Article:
Sheikh Abdur Rahim came to be known in the Muslim society as the ‘light in the darkness of the Muslim Bangla literature in the Nineteenth century’. Rahim wrote, side by side with editing periodicals, a number of books, including a huge one, Hazrat Mohammader Jiboncharita O Dharmaniti, elaborating on the life and religious principles of the prophet of Islam in 1887. His major literary works include two volumes of Islam Itibritta (History of Islam) in 1910, two volumes of Islamniti (Principles of Islam) in 1925 and 1927 respectively, Eslam Tatwa (Theory of Islam) in 1939. Besides, he published many other books on various obligations of Islamic life, such as Namaz, Roja, Hajj, etc and the right ways to meet the obligations.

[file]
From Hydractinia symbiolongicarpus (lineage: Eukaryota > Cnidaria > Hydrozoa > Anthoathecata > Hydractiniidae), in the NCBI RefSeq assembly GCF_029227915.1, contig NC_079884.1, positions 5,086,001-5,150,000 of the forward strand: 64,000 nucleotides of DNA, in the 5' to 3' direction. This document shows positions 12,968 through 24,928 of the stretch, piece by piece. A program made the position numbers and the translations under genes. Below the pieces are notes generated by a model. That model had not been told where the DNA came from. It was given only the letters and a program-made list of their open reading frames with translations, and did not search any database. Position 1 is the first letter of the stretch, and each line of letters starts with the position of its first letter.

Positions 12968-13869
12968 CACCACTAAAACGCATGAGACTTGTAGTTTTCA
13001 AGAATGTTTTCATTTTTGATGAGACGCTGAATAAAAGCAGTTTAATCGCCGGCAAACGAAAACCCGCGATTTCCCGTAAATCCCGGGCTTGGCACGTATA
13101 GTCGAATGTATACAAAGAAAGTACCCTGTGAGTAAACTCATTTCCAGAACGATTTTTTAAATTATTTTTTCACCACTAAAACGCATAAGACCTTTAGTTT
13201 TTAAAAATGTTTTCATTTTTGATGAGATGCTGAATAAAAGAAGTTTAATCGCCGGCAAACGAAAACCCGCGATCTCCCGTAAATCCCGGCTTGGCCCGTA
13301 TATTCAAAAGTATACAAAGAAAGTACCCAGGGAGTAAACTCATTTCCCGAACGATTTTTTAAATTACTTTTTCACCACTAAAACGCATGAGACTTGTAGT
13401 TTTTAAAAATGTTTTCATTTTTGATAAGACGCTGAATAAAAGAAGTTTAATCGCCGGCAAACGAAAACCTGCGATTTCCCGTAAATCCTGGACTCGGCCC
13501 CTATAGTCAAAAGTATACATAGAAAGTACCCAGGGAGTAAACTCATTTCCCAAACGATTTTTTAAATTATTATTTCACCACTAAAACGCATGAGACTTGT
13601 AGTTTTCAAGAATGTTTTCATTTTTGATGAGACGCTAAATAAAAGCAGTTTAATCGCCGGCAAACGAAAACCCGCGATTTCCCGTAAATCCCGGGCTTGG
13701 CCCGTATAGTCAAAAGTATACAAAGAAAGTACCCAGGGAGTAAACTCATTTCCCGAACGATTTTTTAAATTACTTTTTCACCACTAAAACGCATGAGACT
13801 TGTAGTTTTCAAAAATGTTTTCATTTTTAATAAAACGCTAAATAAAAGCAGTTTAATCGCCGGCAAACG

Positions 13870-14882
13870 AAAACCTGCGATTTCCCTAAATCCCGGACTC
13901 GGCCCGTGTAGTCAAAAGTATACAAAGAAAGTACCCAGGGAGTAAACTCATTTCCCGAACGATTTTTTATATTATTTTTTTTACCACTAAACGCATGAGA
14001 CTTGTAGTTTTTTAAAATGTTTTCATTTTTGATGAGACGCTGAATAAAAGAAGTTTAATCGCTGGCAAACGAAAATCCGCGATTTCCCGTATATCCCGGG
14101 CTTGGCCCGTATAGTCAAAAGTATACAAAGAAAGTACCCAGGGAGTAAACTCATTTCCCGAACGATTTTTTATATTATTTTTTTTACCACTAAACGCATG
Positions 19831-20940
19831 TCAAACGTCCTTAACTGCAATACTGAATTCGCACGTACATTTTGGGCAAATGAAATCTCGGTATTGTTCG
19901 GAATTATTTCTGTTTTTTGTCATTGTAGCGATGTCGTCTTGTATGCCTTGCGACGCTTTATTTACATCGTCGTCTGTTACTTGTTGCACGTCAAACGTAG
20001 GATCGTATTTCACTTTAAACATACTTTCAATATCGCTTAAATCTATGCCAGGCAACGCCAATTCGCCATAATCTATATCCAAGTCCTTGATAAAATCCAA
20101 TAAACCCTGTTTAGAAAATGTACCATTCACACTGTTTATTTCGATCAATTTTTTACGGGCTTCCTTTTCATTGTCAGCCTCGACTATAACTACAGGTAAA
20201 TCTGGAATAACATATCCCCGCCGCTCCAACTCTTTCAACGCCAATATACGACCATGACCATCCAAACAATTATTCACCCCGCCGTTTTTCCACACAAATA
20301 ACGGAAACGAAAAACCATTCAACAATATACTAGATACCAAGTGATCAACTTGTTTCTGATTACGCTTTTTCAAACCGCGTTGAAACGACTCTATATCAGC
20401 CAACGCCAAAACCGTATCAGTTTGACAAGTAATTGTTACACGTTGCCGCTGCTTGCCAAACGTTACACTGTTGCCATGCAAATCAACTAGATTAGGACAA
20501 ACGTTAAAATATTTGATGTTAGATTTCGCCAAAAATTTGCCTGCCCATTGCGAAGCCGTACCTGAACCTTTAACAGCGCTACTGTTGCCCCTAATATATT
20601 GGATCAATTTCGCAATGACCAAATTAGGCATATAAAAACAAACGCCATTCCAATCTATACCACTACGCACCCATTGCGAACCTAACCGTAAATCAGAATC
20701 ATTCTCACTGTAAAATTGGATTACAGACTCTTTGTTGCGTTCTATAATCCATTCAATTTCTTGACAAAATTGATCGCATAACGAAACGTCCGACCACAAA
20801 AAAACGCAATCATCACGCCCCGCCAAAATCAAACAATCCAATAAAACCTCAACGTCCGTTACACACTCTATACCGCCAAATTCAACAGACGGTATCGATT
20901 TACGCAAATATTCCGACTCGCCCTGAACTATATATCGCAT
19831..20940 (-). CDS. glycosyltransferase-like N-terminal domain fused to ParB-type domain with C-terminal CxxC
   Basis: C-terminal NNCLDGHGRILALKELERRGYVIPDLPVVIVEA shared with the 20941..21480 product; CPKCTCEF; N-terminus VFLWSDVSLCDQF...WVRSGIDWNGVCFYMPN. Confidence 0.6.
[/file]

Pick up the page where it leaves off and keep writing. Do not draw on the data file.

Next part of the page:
Pundit Reajuddin Ahmad Mashhadi wrote several books on issues related to the social, political and religious interests of the Muslims in general and Muslims of Bengal in particular. His first printed book Samaj O Sangskarak (Society and Reformer), published in 1889, was about the life, ideas and activism of anti-colonial Islamic thinker of global reputation Jamaluddin Afghani. Explaining the objective behind writing Samaj O Sangskarak, Pundit Mashhadi wrote at the beginning of the book: ‘The rival communities of Islam are out these days to demean the Muslim community by way of distorting history. The Muslims have been portrayed as coward, anarchist, ignorant, incapable rational thinking about the present, extravagant, etc, thanks to the deliberate propaganda… Following years of thoughts, I have decided to publish the life and works of a great Muslim reformist in order to rescue the Muslims from such attacks, to narrate objectively the present conditions of the Muslims and caution them about their possible danger.’ [Reajuddin Ahmad Mashhadi is cited in Wakil Ahmed, Unish Shatake Bangali Mussalmaner Chinta O Chetanar Dhara (The thoughts and ideas of Bengali Muslims in the 19th century), Bangla Academy, Dhaka, 1997, p 254] The British rulers were always afraid of Jamaluddin Afghani’s anti-colonialist intellectual activism, and banned Mashhadi’s book on the moulana’s thoughts and ideas.